Wikileaks founder Julian Assange, the man behind the publication of more than a 250,000 classified U.S. diplomatic cables, could face spying charges in the U.S. related to the Espionage Act, Assange's lawyer said today.
"Our position of course is that we don't believe it applies to Mr. Assange and that in any event he's entitled to First Amendment protection as publisher of Wikileaks and any prosecution under the Espionage Act would in my view be unconstitutional and puts at risk all media organizations in the U.S.," Assange's attorney Jennifer Robinson told ABC News.
Robinson said they're hearing from lawyers in the U.S. that an indictment of Assange could be imminent.
Assange is already in custody in London on sexual assault charges including rape originating out of Sweden. He is being held in solitary confinement with restricted access to a phone and his lawyers, Robinson said.
"This means he is under significant surveillance but also means he has more restrictive conditions than other prisoners," she said. "Considering the circumstances he was incredibly positive and upbeat."
Justice Department officials declined to comment on the possible coming charges, but earlier this week, U.S. Attorney General Eric Holder said the release of the documents had put the United States at risk and said he authorized a criminal investigation into Assange.
"The lives of people who work for the American people has been put at risk; the American people themselves have been put at risk by these actions that are, I believe, arrogant, misguided and ultimately not helpful in any way. We are doing everything that we can," Holder said Tuesday. "We have a very serious, active, ongoing investigation that is criminal in nature. I authorized just last week a number of things to be done so that we can hopefully get to the bottom of this and hold people accountable, as they -- as they should be."
In response to widespread criticism of the sex crime charges, a lawyer for the two Swedish women accusing Assange said the charges are in no way politically motivated and the woman are angry at that suggestion.
"They were attacked by Mr. Assange and then they are treated like perpetrators themselves," attorney Claes Borgstrom told ABC News. "He has molested them and then sacrificed them for his own interests."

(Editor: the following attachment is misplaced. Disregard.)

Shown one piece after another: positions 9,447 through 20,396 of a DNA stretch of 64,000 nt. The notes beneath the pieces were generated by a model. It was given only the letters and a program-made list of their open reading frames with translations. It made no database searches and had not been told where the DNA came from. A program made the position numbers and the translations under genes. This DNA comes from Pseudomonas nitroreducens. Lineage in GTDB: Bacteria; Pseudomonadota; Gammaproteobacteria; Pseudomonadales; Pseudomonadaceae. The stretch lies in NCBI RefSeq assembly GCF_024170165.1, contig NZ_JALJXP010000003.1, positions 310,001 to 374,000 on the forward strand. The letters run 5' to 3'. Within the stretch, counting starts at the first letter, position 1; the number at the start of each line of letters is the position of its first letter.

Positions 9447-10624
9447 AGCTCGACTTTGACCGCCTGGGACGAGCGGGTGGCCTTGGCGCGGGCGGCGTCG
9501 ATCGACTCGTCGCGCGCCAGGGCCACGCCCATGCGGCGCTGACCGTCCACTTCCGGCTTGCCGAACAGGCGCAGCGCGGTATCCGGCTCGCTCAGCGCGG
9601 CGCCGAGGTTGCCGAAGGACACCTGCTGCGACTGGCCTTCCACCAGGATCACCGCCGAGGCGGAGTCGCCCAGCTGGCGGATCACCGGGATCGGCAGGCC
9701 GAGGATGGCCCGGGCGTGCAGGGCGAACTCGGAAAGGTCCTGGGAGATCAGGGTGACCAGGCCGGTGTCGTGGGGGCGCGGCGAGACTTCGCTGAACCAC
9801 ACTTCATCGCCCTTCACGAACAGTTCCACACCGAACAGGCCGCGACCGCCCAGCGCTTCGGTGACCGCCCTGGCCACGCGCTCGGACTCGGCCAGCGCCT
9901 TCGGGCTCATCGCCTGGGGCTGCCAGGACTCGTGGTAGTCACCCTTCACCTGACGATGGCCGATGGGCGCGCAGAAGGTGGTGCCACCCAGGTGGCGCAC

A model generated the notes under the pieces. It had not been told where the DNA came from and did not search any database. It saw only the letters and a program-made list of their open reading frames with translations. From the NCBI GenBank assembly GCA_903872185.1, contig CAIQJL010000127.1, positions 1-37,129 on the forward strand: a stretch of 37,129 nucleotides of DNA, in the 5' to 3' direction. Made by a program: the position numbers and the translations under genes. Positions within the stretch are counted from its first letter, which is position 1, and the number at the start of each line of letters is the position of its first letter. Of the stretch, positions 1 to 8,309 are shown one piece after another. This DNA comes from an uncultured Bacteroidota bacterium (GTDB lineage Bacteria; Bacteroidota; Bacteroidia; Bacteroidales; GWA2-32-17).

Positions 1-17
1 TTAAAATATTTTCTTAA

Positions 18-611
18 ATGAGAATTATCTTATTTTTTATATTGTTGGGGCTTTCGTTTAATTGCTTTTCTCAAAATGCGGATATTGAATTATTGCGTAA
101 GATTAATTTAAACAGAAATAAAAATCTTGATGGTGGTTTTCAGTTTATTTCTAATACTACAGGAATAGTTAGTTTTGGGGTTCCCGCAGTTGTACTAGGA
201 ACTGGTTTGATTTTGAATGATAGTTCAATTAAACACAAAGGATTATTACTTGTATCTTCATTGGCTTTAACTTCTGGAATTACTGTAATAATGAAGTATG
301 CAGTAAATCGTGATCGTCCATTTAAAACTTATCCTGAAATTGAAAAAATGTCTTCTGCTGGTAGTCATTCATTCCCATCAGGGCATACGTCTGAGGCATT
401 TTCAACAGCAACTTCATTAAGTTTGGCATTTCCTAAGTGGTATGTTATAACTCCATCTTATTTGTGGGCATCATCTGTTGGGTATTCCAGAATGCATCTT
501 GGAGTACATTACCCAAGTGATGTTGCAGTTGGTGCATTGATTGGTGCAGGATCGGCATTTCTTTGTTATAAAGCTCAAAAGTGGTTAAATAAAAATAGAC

One woman accused Assange of sexually coercing her twice in August, including one time when he allegedly "forcibly parted her legs, preventing her from moving... then had intercourse without a condom," according to prosecutors. The second woman claimed that Assange had unprotected sex with her while she slept.
Borgstrom told ABC News one of the women went to the hospital following one of the alleged attacks.
The timing of the arrest earlier this week led a Wikileaks spokesperson, Assange's lawyer Mark Stephens and hundreds of Assange's supporters to claim they were part of a political effort to marginalize the Wikileaks founder in the face of the massive document drop.
But Borgstrom said his clients were hardly against Wikileaks. Rather, the two were employed by Wikileaks and were in fact "admirers" of Assange's work.
"They want that there will be a trial so Julian Assange must answer to what he has done and so the world sees it's true and it really happened," Borgstrom said.
The accusations against Assange were previously dropped by one Swedish prosecutor before being picked up by another. When the accusations were read in a British court Tuesday, the judge said the case is "about serious sexual offenses on three separate occasions, involving two separate victims...extremely serious allegations."
Assange has denied the sex crimes charges and after his arrest, Stephens told ABC News Assange is ready "to vindicate himself and clear his good name."